5 Financial Goals to Elevate Your Life


When you can pay your bills on time each month with money to save, you have more freedom to indulge in small luxuries. But to reach this level of financial freedom, you’ll need to set a few financial goals. Creating concrete and actionable money goals, such as proper budgeting or saving for retirement, will help elevate your life and allow you to enjoy the things you want to do.

 

Here are 5 financial goals to get started:

 

Best Ways to Save Money

 

Create an Emergency Fund

One of the best financial goals is to create an emergency fund. Life happens and random events like your car breaking down or a sudden medical bill can require you to come up with cash on the spot. An emergency fund can tide you over for any unexpected expenses.

 

The size of your emergency fund is generally recommended to be three to six months of living expenses.[1] However, if you’re still paying off debt or you’re not able to save that much that quickly, it’s okay to start small. Even $1,000 in your emergency fund is enough to cover some unforeseen expenses.

 

Pay Off Your Debt

If you’re struggling with debt, paying it off as soon as possible should be one your first financial goals. To pay off your debt in a realistic timeframe, set a goal for yourself on how much or which debts you want to pay off by the end of the set timeframe (for instance, a year.) Use your budget to help you determine what you can realistically pay off.  Once you’ve set your goal, determine how much money you’ll need to set aside each month in order to meet that goal.

 

Set a Budget - And Stick to It!

Setting a budget will not only help you plan how to build your emergency fund, but it’ll also help you reach your overall money goals. The key to budgeting is to make sure that you spend less than you earn so that you can pay off your debt and put any extra money into your savings. But in order to do that, you’ll need to make sure you’re setting a realistic budget for yourself that you can actually stick to.

 

Try to track your spending by writing down everything you spend for one month. Then you can identify which expenses are necessary and which ones you can eliminate or reduce. The more you stick to your budget, the faster you’ll be able to pay off your debt and increase your savings, and the faster you will be able to meet your financial goals.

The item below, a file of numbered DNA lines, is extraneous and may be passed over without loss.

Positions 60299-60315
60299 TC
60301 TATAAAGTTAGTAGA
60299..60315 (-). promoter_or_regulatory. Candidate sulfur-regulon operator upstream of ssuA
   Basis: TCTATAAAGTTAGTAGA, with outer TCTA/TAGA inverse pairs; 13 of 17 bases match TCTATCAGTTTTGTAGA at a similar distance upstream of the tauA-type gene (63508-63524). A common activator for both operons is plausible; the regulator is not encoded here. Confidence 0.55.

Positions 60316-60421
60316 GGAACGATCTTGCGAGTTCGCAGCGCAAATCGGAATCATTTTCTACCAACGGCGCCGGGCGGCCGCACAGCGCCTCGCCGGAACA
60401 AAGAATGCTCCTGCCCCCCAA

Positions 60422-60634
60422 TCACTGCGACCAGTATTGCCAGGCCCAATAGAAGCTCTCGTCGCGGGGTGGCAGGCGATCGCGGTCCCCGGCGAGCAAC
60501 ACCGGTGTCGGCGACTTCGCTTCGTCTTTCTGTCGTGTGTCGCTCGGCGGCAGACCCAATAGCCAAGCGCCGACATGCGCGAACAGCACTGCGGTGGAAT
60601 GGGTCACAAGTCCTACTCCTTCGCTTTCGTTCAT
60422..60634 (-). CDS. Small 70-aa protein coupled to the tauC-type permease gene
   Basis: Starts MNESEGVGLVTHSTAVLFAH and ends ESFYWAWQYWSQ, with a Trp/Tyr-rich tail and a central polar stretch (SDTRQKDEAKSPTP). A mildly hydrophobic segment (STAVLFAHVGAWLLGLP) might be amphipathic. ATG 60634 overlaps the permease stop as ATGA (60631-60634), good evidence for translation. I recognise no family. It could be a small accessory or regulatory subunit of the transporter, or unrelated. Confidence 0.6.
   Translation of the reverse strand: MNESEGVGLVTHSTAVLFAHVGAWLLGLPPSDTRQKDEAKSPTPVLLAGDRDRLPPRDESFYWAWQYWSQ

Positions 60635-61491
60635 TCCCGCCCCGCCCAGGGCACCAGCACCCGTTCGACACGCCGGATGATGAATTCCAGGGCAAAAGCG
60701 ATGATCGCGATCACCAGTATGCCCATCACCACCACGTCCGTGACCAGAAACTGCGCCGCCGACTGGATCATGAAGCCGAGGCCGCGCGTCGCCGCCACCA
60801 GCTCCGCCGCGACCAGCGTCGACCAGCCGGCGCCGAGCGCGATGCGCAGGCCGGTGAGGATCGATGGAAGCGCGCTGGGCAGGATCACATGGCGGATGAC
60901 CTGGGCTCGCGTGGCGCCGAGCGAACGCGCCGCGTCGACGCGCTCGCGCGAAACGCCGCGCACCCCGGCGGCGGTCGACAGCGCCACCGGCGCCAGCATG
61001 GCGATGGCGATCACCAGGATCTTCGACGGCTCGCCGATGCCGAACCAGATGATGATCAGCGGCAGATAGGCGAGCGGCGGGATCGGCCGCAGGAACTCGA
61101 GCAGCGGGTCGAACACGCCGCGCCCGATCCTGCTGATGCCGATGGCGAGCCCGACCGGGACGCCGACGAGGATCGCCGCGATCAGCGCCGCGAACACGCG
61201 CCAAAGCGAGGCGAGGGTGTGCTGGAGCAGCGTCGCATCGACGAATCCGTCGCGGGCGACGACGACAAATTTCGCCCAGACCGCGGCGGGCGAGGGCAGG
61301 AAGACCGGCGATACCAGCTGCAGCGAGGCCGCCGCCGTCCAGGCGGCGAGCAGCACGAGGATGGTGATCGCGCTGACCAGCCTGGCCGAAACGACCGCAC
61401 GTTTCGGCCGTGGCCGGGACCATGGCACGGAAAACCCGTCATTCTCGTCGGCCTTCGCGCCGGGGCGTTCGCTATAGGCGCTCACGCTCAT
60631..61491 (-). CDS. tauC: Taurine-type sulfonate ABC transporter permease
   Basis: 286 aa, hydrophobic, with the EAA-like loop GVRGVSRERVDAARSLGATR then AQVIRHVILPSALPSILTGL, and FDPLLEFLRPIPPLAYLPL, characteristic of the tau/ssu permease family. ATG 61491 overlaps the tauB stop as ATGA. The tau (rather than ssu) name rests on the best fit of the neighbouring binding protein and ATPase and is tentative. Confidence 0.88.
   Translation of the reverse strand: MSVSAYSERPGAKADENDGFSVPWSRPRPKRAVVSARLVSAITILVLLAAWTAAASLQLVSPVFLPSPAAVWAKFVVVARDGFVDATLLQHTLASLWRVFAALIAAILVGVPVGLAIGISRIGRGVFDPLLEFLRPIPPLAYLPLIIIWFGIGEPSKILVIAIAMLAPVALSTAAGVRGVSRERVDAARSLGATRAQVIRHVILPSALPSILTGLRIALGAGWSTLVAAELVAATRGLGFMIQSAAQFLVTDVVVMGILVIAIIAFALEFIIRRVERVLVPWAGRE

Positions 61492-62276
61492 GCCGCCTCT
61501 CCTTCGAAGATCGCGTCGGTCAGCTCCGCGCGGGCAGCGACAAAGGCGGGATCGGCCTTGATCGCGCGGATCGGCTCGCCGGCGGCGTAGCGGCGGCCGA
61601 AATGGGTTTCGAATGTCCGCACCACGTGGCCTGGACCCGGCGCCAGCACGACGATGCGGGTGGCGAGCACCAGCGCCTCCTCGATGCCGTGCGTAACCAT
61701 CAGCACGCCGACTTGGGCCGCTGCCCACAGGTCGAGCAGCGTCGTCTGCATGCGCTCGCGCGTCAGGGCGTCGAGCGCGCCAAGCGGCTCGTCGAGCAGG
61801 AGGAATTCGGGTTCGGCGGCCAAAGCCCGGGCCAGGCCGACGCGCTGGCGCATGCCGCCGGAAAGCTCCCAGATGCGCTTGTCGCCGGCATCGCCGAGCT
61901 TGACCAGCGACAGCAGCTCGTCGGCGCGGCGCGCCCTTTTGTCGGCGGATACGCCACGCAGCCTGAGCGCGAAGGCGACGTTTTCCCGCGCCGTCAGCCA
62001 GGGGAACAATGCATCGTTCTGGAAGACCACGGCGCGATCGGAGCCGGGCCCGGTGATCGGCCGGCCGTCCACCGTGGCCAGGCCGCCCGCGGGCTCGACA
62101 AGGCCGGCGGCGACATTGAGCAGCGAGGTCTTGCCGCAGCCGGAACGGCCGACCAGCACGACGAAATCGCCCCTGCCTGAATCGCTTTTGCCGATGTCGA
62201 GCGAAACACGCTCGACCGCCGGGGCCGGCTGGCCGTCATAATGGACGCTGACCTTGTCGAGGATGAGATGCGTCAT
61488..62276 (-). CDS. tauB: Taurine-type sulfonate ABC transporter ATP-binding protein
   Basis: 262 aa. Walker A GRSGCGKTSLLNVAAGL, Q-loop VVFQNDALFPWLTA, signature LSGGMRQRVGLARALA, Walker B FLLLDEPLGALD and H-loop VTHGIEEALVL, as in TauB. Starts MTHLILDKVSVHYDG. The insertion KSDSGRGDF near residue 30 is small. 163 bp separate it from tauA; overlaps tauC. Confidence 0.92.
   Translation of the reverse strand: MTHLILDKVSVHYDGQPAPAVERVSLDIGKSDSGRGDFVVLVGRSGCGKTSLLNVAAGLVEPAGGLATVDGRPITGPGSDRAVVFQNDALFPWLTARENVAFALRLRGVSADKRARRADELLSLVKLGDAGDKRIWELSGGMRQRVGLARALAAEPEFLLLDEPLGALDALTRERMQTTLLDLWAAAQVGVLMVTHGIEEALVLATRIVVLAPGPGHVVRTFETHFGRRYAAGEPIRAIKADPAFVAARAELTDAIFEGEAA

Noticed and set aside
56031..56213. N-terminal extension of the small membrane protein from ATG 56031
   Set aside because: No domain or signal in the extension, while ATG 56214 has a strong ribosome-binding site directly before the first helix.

Cut Monthly Spending

The common thread with all these financial goals is to cut or reduce spending wherever you can. Yes, this is the hardest part of budgeting, but it’s necessary to give yourself some extra cash to help you meet your money goals. Take a hard look at all your expenses and ask yourself what you can do without, at least in the short-term.

 

In addition to getting rid of expenses, you can also look at which expenses can be reduced without getting rid of them entirely. Can you call your internet provider and get switched to a less expensive plan? Prepare meals at home and limit eating out to special occasions? Cut those cable channels and stream the shows you want? If you’re willing to take the time to reexamine your expenses, you can cut spending and meet your money goals quicker.

 

Financially fit people are more than just mindful of their spending–they also set money goals for themselves and work diligently to achieve them. By setting these financial goals and taking small steps each day to work towards them, you can meet them in no time.

 

Start Saving for Retirement

Budgeting also helps you start saving for retirement, which is one of the best long-term financial goals you can have. It’s never too early (or late) to start saving for retirement. The earlier you begin to save, the more your savings will grow by the time you retire.

 

Many companies offer their full-time employees an opportunity to save for retirement through a 401k. If your job offers this, consider taking advantage of it. Through a 401k plan, your employer will take out a certain percentage of your paycheck (before taxes) and invest it into a 401k account on your behalf. Some companies may also match your contribution (or a portion of it) with their own contributions.[2] If your company doesn’t offer a 401k plan, you can invest in a Roth IRA or Traditional IRA to get started saving for retirement.[3]

1. https://www.thebalance.com/is-your-emergency-fund-too-big-4142617#:~:text=Typically%2C%20it%20is%20recommended%20that,or%20more%20of%20your%20income.

2. https://www.kasasa.com/blog/401k-guide/#:~:text=A%20401k%20is%20an%20employer,%2C%20mutual%20funds%2C%20and%20cash.

3. https://www.schwab.com/ira/understand-iras/roth-vs-trad-ira